Seattle’s Alliance of Angels aims to get deals done faster with new fund

Eric Larsen, fund administrator for AofA’s Innovation Fund. (AoA Photo)

Alliance of Angels raised $1.3 million for a new “Innovation Fund” that will back 10-to-12 early-stage startups over the next year, mostly in the Pacific Northwest.

Founded in 1998, Seattle-based AoA is a nonprofit consortium of investors that typically invests around $10 million in 20 companies per year. That money comes from more than 150 AoA members, each investing individually.

AoA also had a traditional multi-year seed fund that it used to match investments made by its members, typically at 25% of what members invest collectively in a company.

The Innovation Fund is different. It’s not just for matching investments, and it gives AoA more flexibility to move faster when approached by entrepreneurs. It is also an annual fund, which allows new members to join in on a yearly basis.

“We think this is a good way to be careful while investing, but be more expeditious with it,” said Eric Larsen, fund administrator for the new fund.

Investment decisions are determined by member vote. There are about 50 participants in the fund. Returns are distributed on a pro-rata basis based on individual investment amounts.

Larsen said AoA drew inspiration from other angel groups using a similar strategy, including Tech Coast Angels of San Diego.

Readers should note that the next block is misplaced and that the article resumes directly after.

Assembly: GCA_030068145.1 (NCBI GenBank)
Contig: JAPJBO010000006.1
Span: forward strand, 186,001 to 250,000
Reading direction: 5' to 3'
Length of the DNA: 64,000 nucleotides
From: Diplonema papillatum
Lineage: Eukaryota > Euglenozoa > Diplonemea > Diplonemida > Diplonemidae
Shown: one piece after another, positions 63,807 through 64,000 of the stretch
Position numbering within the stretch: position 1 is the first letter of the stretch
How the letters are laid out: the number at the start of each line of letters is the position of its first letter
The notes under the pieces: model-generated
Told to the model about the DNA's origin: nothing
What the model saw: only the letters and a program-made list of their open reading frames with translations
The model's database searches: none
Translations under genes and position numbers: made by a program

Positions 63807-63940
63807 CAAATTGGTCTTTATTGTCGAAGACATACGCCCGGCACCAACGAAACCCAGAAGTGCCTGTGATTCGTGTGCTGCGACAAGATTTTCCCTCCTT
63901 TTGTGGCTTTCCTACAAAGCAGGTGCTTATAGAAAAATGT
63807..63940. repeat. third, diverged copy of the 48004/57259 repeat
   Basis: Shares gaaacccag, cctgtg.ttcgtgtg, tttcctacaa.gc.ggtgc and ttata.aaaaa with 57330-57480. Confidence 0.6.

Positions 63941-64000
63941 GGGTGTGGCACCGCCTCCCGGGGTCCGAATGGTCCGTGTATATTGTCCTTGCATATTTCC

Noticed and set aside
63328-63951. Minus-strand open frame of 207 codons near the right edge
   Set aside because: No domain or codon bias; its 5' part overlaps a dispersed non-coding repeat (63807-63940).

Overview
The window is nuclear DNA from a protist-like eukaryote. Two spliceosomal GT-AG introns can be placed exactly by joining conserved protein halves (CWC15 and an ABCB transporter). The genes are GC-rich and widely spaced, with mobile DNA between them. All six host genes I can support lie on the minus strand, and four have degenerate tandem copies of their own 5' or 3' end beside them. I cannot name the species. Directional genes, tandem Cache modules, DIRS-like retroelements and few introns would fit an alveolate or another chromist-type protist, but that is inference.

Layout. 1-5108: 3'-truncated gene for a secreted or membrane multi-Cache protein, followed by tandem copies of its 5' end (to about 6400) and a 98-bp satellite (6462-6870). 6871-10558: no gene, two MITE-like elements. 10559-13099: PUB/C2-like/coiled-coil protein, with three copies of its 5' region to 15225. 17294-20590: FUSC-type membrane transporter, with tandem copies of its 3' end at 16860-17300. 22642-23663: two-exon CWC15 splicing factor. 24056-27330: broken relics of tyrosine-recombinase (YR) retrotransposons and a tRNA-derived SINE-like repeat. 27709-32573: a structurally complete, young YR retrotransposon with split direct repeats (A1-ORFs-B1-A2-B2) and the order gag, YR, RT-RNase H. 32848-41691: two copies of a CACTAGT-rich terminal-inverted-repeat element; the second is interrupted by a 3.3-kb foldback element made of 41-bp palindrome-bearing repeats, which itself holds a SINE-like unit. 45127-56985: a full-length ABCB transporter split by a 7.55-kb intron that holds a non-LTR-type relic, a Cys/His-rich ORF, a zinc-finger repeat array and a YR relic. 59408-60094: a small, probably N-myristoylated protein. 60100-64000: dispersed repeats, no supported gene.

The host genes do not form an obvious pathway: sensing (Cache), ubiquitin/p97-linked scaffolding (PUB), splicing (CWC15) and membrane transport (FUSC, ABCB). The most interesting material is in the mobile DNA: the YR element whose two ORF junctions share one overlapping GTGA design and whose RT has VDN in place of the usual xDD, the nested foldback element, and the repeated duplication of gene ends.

“They found that a lot of their members shifted from writing their checks individually to investing through the fund because they liked the diversification,” he said.

The new fund is sector agnostic, with about 70% of investments expected to go toward Pacific Northwest companies.

Much like other Seattle firms reaching beyond their backyard — Madrona Venture Group, Flying Fish, etc. — AoA is now looking across the country for investments.

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“We still have preference for the Pacific Northwest, but we will look nationally,” Larsen said.

AoA has already backed two startups from the new fund.

Larsen said AoA is seeing impact from the economic downturn, specifically with downward pressure on valuations. “We’re paying more attention to financing risk — can a company continue to raise the money it needs?” he noted.

Initially started under the umbrella of the Technology Alliance, AoA spun out of the nonprofit in 2012. It has pumped more than $125 million into 200-plus startups, with more than 40 exits.

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